sheep plastic batten () sheep plastic batten () sheep wood batten () sheep wood batten () masonry brick horseshoe rubber horseshoe concrete steel steel brakes cast iron wood concrete wood brick wood stone wood metals wood felt wood wood leather metals leather oak snow nylon snow hickory, waxed graphite graphite graphite steel ice steel ice ice teflon steel teflon teflon

0.00440.0057 ankle cartillage synovial fluid 0.0013 tendon sheath

Definition o o o Friction is the force between surfaces in contact that resists their relative tangential motion. "Relative tangential motion" is a fancy way to say "slipping". Its direction is opposite the relative velocity (or intended velocity).

Types o Dry Friction The resistive force between clean dry solid surfaces. The phenomena one normally associates with the word friction. Friction is normally synonymous with dry friction. o Viscous Friction The resistive force between surfaces in relative motion through a fluid (liquids & gases). o Rolling Resistance The resistive force experienced by rolling objects. Since rolling does not does not necessarily involve slipping, rolling resistance is not really a form of friction.

Factors affecting dry friction o o Dry friction is directly proportional to the normal force between the two surfaces in contact. Dry friction depends on the materials in contact. This factor is measured by the quantity known as the coefficient of friction which is o the ratio of the friction force to the normal force. unitless always greater than 0 usually less than 1 for most everyday materials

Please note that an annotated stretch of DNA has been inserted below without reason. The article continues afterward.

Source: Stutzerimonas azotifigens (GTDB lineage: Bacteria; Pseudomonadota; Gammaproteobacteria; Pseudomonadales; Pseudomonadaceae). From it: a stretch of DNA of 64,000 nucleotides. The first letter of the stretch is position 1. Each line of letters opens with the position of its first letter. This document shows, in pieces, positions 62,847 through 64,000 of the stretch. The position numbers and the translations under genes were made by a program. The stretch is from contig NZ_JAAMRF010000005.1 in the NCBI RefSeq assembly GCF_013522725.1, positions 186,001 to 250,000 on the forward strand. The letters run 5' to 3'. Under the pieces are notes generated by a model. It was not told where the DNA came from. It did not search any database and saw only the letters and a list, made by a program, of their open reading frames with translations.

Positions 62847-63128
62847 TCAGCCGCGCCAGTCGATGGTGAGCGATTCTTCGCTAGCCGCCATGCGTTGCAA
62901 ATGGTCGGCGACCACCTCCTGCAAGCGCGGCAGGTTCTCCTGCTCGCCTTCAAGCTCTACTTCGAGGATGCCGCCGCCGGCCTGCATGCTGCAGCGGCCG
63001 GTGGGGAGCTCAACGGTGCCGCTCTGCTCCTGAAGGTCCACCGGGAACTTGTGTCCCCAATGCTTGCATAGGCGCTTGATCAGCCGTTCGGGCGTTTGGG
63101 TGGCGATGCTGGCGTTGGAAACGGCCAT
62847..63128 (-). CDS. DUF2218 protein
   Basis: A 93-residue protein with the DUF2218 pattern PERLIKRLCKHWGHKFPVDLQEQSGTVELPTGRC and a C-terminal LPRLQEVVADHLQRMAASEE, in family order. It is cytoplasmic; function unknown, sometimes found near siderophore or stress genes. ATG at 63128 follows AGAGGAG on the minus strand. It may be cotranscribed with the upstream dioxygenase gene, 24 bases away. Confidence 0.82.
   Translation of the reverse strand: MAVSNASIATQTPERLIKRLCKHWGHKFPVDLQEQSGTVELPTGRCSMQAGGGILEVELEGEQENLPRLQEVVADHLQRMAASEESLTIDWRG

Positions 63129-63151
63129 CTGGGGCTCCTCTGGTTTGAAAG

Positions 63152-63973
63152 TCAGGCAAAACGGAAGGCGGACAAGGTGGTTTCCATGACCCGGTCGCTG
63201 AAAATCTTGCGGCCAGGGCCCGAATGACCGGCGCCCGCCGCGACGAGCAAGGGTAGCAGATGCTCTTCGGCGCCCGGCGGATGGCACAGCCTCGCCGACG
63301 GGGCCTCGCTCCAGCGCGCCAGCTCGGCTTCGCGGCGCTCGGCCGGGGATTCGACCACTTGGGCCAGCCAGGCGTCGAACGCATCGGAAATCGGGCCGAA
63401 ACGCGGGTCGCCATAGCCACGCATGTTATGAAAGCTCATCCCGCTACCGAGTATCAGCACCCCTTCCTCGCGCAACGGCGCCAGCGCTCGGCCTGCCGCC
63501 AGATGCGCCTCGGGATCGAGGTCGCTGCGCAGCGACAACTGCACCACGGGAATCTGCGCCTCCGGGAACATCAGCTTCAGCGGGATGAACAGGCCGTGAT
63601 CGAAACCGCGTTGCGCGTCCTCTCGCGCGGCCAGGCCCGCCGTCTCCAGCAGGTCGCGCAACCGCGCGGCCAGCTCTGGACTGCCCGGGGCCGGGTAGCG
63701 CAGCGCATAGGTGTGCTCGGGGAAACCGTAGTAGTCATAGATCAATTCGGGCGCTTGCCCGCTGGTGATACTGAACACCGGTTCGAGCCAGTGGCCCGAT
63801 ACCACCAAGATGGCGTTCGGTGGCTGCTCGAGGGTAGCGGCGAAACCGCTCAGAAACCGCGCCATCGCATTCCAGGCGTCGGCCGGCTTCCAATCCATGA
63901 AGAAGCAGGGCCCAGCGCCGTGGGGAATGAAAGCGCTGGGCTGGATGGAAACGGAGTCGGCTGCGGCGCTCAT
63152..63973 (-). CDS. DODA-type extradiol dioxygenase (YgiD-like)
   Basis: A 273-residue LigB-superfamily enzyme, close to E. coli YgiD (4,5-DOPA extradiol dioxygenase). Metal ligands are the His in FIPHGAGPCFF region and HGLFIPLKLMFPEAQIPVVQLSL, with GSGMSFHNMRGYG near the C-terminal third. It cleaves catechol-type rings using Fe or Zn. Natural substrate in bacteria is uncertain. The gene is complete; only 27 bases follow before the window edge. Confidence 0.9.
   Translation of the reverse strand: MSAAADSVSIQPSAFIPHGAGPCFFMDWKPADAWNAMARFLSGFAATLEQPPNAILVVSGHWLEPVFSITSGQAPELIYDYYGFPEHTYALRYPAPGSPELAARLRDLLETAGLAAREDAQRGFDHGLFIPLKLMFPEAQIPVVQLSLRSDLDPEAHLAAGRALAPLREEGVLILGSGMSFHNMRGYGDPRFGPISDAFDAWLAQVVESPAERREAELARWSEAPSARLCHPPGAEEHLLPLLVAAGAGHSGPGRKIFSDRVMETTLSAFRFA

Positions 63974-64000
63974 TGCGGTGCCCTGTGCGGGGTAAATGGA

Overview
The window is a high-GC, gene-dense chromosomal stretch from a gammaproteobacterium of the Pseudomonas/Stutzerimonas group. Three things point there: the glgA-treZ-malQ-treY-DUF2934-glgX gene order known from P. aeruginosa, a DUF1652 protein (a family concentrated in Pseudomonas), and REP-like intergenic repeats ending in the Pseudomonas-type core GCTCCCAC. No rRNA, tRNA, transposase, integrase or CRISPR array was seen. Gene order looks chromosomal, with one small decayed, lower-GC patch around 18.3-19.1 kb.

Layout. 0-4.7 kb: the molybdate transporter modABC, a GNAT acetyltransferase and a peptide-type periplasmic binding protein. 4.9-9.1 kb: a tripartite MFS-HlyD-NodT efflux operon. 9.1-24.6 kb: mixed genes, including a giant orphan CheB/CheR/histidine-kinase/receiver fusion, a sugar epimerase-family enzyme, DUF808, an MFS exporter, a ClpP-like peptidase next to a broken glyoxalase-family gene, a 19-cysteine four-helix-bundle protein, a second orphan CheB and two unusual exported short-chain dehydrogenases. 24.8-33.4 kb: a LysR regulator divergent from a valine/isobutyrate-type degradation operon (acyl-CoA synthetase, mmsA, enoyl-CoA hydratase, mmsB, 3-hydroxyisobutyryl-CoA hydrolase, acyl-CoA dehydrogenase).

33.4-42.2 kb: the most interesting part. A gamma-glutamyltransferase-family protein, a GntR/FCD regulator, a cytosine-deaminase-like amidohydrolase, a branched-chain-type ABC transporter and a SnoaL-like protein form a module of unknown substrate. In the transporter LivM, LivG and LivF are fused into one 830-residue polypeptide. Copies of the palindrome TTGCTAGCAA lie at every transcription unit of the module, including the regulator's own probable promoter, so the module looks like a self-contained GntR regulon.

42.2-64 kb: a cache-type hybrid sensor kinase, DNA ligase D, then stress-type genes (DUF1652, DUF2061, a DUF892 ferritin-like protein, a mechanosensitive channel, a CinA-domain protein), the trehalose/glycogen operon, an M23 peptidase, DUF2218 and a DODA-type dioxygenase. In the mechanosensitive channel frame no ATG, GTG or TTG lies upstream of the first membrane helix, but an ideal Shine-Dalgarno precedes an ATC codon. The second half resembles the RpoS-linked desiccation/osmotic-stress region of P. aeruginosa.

Dry friction is subdivided into two types. Static friction occurs when the two surfaces in contact are not in relative motion; that is, when one surface is stationary relative to the other surface, varies in strength from zero (when no external force is trying to force slippage) to some maximum value (just before slippage occurs) Kinetic friction occurs when two surfaces in contact are in relative motion; that is when one surface is slipping or sliding across another surface,

is always weaker than the maximum static friction.

Factors that don't affect dry friction o Friction is largely independent of surface roughness (despite what you may have read in other textbooks). Protrusions or rough spots may provide microscopic ledges where one surface can rest upon another and apply a normal force. This is not friction. The friction associated with sandpaper is no greater than the friction associated with quartz. Friction and abrasion are different phenomena. Ice, glass, and rubber can all be made smooth but ice has a low coefficient of friction, glass a medium coefficient, and rubber a high coefficient. The material is what determines the amount of friction, not is surface texture. Sanding a slippery surface may increase its friction by removing the low friction surface material and exposing an underlying high friction material. o Friction is independent of speed once an object is moving. Faster does not mean more friction.